Don’t be discouraged if you’re unable to perform a push-up just yet. We’ve laid out a strategic plan in the video above that will guide you towards achieving this goal.

Begin with a simpler pushing movement and gradually progress to more challenging variations, ultimately leading to the execution of standard push-ups. This precise approach is outlined in our guide titled “Achieve Your First Push-up!”

We’ll advance through four levels of push-ups:

  • Level 1 – Wall Push-Ups
  • Level 2 – Elevated Push-Ups
  • Level 3 – Knee Push-Ups
  • Level 4 – Regular Push-Ups.

Level 1: Wall Push-Ups

Stand facing a wall and clench your buttocks, engage your abs, placing your hands on the wall slightly wider than shoulder-width apart.
Step back with your feet until your arms are fully extended, supporting your weight. A single step back with both feet is usually sufficient.
Maintaining a straight body line, slowly lower yourself towards the wall until your nose is almost touching it. Push back up to the starting position.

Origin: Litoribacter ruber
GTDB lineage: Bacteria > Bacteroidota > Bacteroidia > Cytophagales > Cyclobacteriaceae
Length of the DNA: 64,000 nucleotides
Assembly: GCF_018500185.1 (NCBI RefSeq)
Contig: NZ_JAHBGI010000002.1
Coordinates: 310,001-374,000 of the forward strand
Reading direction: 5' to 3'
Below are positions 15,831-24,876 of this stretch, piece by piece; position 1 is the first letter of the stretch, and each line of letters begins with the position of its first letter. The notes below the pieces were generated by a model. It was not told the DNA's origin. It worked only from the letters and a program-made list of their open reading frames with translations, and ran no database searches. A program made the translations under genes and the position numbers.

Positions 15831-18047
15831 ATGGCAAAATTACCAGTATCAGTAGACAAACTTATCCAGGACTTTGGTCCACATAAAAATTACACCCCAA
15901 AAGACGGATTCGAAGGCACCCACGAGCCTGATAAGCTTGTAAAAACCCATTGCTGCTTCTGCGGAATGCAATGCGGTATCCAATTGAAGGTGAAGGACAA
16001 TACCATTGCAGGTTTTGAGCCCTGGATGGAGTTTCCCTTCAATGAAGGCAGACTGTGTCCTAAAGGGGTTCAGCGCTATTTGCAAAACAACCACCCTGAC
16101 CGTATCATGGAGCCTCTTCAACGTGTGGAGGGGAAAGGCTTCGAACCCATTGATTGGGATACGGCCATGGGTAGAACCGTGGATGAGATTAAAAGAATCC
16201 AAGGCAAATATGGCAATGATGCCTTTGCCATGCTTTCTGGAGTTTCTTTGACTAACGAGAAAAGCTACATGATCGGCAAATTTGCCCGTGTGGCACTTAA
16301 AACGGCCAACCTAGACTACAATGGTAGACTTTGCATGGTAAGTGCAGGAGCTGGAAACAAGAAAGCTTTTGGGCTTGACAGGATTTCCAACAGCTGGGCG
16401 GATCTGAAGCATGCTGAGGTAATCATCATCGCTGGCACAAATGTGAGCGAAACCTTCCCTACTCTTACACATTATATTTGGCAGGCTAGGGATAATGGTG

How to Train Wall Push-Ups:

Perform 4 sets of wall push-ups with a 2-minute rest between sets, every other day. Record the number of repetitions you can complete with proper form for each set in a notebook. Once you can achieve 4 sets of 20 proper form repetitions, you’re ready to progress to knee push-ups.

Level 2: Elevated Push-Ups

Elevate your hands on a surface like a park bench or picnic table, ensuring it’s at a suitable height based on your strength and experience.
Perform push-ups in this elevated position.

How to Train Elevated Push-Ups: